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Mnangagwa's sincerity sways EU

21 Feb 2019 at 10:01hrs | Views
There has been a lot of debate around President Mnangagwa's honesty with regards to his promise to respect the rights of citizens, end Zimbabwe's international isolation and achieve a middle income status by 2030.

The alleged heavy handedness of the security services in response to the disturbances of 1 August 2018 and 14 January 2019 have been cited by those who maintain that there is no difference between the old and new dispensations. Proponents of this narrative have, however, deliberately ignored that what came first were carefully planned acts of violence, by Western sponsored opposition MDC and pseudo civic society organisations meant to destabilize the country.  They know that adding this bit would somehow dilute the vilification of the country's security agents and apportion blame to the actual orchestrators of the violence.

The recent decision by the European Union (EU) Council not to extend sanctions on members of the Zimbabwean Government as proposed by EU parliament and Britain speaks volumes with regards to President Mnangagwa's sincerity to better the lives of locals. The EU must have looked at President Mnangagwa's track record since assuming office  and gave him benefit of doubt against the opposition and pseudo CSOs' unverified claims.

To begin with, President Mnangagwa managed to deliver the most peaceful election in the history of Zimbabwe. His opponents were free to canvass for support in every corner of the country and to hold authorized demonstrations whenever they felt like.

In the aftermath of the 1 August 2018 disturbances, President Mnangagwa promised to constitute a commission of inquiry and make the findings public – that came to pass and will forever go down in history as a plus for ED. The President did not see the need to sweep anything under the carpet because his Government acted constitutionally under difficult circumstances.

Fast forward to the aftermath of the 14 January 2019 disturbances, President Mnangagwa again promised transparency on the matter. Upon his return from Asia, the President promised that heads would roll if it is found that the security services overstepped their bounds while quelling the violent protests. Since then Government has been sharing information that the opposition was responsible for the orgy of violence that killed a police officer on duty, injured over 70 police officers and saw the destruction and looting of property worth millions of dollars. It is also now public knowledge that intelligence officers from hostile nations were actively involved in the latest installment of violent protests. This revelation by Government is further buttressed by civil servants' statement wherein they distanced themselves from the violence.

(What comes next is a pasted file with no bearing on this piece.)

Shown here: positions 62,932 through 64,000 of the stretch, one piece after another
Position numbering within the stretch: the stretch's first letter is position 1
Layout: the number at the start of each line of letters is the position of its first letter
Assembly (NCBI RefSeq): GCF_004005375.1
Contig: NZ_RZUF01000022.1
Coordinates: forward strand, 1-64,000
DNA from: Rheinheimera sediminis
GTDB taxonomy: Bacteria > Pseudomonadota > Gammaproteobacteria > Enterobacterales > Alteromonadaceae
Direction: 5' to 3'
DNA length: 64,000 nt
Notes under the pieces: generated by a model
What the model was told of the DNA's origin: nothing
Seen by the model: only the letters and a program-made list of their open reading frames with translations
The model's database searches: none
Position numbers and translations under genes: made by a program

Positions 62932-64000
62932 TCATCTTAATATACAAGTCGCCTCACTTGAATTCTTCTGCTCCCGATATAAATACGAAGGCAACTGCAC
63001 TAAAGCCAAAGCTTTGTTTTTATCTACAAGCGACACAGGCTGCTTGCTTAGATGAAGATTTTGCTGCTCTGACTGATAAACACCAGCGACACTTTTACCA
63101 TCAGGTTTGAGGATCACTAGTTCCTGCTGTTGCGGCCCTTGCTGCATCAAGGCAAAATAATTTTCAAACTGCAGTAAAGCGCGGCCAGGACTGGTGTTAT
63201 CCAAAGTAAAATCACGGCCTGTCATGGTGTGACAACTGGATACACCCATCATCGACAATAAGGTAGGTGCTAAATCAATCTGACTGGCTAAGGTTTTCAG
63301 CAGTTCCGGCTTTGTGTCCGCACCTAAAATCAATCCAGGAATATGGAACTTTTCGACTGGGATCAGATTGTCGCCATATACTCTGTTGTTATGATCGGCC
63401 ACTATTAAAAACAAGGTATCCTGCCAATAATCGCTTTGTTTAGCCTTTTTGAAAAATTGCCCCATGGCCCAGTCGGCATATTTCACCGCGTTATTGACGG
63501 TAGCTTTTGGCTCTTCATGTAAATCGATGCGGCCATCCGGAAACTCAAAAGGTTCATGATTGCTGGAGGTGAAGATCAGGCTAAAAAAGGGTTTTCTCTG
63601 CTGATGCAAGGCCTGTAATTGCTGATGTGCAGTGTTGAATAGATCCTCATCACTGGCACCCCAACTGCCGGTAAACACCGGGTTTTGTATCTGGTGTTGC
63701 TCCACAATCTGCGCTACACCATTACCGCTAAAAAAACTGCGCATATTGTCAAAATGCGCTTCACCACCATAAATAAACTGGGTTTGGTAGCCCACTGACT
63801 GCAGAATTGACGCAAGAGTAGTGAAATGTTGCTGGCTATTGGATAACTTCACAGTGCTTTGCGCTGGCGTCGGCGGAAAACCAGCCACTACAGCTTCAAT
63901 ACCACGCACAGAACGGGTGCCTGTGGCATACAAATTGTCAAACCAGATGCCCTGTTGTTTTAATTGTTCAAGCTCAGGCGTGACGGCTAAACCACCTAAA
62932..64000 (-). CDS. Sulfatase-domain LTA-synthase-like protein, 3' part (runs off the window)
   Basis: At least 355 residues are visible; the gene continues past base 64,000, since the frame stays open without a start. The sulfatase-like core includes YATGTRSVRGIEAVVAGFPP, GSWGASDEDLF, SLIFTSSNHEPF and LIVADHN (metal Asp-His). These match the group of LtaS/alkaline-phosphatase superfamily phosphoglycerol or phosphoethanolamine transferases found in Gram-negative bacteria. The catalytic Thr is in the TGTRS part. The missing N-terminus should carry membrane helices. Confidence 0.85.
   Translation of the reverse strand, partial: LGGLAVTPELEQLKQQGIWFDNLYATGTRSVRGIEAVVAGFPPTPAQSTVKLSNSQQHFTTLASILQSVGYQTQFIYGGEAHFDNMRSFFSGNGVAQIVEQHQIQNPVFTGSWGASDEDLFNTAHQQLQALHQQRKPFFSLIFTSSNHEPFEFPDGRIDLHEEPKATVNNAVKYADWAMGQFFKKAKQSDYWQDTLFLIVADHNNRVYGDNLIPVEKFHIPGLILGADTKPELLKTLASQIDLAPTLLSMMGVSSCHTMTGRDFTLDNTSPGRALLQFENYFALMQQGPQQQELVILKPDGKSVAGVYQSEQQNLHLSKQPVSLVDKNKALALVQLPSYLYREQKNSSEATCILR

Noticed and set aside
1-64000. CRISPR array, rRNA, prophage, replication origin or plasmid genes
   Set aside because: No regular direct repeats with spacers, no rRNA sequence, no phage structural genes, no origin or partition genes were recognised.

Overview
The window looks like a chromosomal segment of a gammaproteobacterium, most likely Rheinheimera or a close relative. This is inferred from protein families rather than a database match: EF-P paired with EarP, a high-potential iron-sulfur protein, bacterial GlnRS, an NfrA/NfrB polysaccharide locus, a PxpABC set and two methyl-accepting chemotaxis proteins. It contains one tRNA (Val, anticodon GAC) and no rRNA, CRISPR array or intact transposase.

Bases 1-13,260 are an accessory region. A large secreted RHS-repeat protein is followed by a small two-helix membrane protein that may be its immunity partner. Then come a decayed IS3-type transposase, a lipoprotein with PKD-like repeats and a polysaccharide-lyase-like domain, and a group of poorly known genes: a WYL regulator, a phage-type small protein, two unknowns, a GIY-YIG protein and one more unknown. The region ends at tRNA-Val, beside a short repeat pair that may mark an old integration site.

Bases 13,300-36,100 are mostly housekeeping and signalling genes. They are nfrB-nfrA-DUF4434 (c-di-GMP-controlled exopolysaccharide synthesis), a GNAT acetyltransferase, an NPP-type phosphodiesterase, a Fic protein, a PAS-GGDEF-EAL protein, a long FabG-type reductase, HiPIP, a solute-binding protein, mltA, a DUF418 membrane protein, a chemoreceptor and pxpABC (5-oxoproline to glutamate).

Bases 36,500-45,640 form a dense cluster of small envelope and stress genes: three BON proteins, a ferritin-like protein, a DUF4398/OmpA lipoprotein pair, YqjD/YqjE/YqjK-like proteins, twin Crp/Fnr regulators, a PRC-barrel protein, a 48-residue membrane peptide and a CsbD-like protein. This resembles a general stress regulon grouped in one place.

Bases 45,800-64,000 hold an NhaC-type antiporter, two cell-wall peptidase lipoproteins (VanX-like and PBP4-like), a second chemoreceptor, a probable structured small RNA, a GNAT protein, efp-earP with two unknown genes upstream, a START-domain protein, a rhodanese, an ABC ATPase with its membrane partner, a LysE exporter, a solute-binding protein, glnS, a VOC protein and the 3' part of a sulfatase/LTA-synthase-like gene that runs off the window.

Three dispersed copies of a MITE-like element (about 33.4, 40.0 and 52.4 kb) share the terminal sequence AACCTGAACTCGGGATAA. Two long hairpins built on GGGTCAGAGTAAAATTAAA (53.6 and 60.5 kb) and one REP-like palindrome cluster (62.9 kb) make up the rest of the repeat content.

Doomsayers are, however, celebrating the bit where the EU decision to de-escalate sanctions could be reviewed should the situation in Zimbabwe deteriorate any further. Well - it will not.

While the country's detractors were calling for the extension of EU sanctions basing on the recent violence they orchestrated, the Zimbabwean Government was busy working on re-aligning media and law and order laws to the constitution which resulted in Government approving the formulation of new bills to replace Public Order and Security Act (POSA) and Access to Information and Protection of Privacy Act (AIPPA), on 19 February 2019. This development translates to the further opening of the democratic space in the country and goes on to show that the President is not against peaceful protests or the airing of divergent views.

Going forward, the ball is now in Zimbabweans' court to speak with one voice against all forms of restrictions imposed on their country in order for their economy to thrive. There is no need to burn the country in a bid to stage manage human rights violations as the international community is now seeing through such shenanigans. Relatedly developments on the international scene, such as the BREXIT, also mean that Britain and the EU might not approach the Zimbabwean question from the same standpoint.

Source - Mapozho Saruchera
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